Dictionaries aren’t usually meant for light reading. We’re here to change that: July’s challenge is to write dictionary stories.
Often, a dictionary definition is paired with a sentence for context. For instance, Merriam-Webster’s word of the day is crackerjack. Its context sentence is:
She is a crackerjack athlete who excels in soccer and softball.
The goal is to string these context sentences together to tell a story. They are often hilarious and surprisingly poignant. One of my favorites is from a site called Dictionary Stories (check them out for ideas):
Back in October, I tried my hand at it. It felt like Mad Libs:
The children in their Halloween costumes heard a terrifying noise coming from the next room. The noise spooked the cat. (The children were pretending to be animals.) The stuntman, a sorcerer who used his power for evil ends, crashed through the window on a motorcycle. “What do you want?” he growled. The street was covered with broken glass.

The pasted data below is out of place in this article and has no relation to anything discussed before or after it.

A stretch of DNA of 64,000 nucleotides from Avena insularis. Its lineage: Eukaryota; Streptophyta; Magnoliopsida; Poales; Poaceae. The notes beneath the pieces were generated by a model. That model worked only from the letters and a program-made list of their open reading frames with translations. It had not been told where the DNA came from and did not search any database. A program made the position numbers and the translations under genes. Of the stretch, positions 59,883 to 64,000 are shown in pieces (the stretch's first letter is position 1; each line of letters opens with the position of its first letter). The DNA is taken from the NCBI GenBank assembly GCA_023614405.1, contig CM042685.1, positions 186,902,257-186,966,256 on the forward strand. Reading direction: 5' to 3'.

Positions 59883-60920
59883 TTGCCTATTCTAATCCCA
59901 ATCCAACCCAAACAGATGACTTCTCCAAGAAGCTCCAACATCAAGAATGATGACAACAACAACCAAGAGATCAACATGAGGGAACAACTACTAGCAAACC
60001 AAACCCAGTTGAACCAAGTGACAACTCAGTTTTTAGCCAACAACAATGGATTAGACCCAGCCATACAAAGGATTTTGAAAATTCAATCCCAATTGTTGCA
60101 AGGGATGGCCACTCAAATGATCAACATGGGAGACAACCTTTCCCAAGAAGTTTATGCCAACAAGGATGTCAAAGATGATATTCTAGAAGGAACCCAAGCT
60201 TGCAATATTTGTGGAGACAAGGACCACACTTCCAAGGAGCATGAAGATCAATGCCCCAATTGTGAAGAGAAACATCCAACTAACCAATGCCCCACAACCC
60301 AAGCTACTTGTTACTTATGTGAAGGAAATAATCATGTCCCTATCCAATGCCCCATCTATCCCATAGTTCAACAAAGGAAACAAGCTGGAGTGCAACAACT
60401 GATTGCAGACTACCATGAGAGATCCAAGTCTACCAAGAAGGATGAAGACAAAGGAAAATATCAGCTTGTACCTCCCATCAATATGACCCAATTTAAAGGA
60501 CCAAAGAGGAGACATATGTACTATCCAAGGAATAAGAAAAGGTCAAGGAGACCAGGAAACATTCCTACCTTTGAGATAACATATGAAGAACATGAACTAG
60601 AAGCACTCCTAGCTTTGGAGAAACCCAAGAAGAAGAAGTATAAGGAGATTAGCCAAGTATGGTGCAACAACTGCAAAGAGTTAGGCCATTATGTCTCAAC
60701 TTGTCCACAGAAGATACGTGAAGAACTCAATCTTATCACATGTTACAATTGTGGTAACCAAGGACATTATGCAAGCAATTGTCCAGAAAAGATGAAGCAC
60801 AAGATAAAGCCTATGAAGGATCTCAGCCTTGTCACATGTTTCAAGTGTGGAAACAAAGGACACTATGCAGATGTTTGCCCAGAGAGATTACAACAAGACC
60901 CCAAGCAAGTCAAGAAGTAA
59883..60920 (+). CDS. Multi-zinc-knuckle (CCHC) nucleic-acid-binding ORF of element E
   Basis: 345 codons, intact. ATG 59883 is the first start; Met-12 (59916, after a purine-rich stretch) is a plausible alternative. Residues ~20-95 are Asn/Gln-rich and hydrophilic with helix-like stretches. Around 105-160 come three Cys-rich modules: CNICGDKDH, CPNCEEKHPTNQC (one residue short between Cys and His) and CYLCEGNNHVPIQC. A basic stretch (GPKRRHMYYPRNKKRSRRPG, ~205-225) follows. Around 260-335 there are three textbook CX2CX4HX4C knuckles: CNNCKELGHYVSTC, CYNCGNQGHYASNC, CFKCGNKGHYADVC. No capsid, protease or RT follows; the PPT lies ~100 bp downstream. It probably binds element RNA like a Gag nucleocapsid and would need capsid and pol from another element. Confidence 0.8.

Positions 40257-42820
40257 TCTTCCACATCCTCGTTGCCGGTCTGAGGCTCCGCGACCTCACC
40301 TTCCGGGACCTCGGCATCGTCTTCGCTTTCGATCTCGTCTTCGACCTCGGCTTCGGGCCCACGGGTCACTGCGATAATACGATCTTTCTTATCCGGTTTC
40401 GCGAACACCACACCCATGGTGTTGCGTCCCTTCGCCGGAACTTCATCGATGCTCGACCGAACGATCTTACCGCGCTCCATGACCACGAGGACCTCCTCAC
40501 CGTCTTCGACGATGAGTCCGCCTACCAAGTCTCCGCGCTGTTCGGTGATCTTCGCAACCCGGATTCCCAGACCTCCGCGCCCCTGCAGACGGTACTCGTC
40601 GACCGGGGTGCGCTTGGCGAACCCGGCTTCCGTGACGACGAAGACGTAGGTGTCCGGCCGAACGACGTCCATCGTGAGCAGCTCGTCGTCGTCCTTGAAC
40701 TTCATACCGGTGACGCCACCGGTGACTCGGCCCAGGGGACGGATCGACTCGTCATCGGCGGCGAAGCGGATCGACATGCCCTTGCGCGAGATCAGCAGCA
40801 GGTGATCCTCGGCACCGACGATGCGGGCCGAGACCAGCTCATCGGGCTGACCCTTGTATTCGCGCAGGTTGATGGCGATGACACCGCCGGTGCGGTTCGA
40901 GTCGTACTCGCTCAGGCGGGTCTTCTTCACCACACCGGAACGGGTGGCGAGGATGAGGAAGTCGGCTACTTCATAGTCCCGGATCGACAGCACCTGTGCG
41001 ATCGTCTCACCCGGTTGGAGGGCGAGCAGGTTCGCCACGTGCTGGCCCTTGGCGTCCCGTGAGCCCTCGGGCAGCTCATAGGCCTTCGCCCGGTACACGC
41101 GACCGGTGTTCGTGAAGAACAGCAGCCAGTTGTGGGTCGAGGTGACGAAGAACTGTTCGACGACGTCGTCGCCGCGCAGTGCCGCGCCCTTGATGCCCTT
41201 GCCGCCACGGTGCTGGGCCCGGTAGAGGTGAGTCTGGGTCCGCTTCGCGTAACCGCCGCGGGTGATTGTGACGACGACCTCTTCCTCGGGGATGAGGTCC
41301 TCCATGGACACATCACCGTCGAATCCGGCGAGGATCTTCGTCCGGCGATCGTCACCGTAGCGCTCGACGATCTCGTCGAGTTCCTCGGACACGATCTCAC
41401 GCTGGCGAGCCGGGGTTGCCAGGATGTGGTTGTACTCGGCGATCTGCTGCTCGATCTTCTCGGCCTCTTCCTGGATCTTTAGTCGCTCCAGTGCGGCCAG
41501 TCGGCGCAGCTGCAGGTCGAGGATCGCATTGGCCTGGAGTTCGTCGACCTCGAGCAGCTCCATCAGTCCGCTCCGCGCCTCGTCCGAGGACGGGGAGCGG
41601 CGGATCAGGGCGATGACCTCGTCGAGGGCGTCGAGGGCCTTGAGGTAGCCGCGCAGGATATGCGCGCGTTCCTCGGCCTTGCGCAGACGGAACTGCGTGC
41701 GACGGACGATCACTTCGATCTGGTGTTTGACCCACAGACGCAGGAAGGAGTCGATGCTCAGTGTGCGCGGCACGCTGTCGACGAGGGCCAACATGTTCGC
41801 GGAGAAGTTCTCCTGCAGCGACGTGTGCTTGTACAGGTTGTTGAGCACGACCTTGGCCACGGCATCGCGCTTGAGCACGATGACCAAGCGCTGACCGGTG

There was an awkward pause in the conversation. He looked back the way he had come—the officers police the streets for reckless drivers.
“Cheese it, the cops!”
The moment has arrived. The actor was nervous about his big scene. For his last trick, the magician made a rabbit disappear: the child of the wealthy industrialist was kidnapped and held for ransom.
Now it’s your turn! It can be short and sweet or long and suspenseful. It can be whatever you want.
So, here’s the deal:
- Send in your dictionary story to email@example.com. Italicize or underline the key word in each sentence or clause (if you’re looking for good sample sentences, use Merriam-Webster). Feel free to change punctuation to combine sentences, but don’t add any new text if you can help it. Also let us know if your piece has a title.
- We’ll post it on the site!
- Feel free to send as many as you like.
After all, the best way to learn is by experience. I can’t remember when I’ve had so much fun!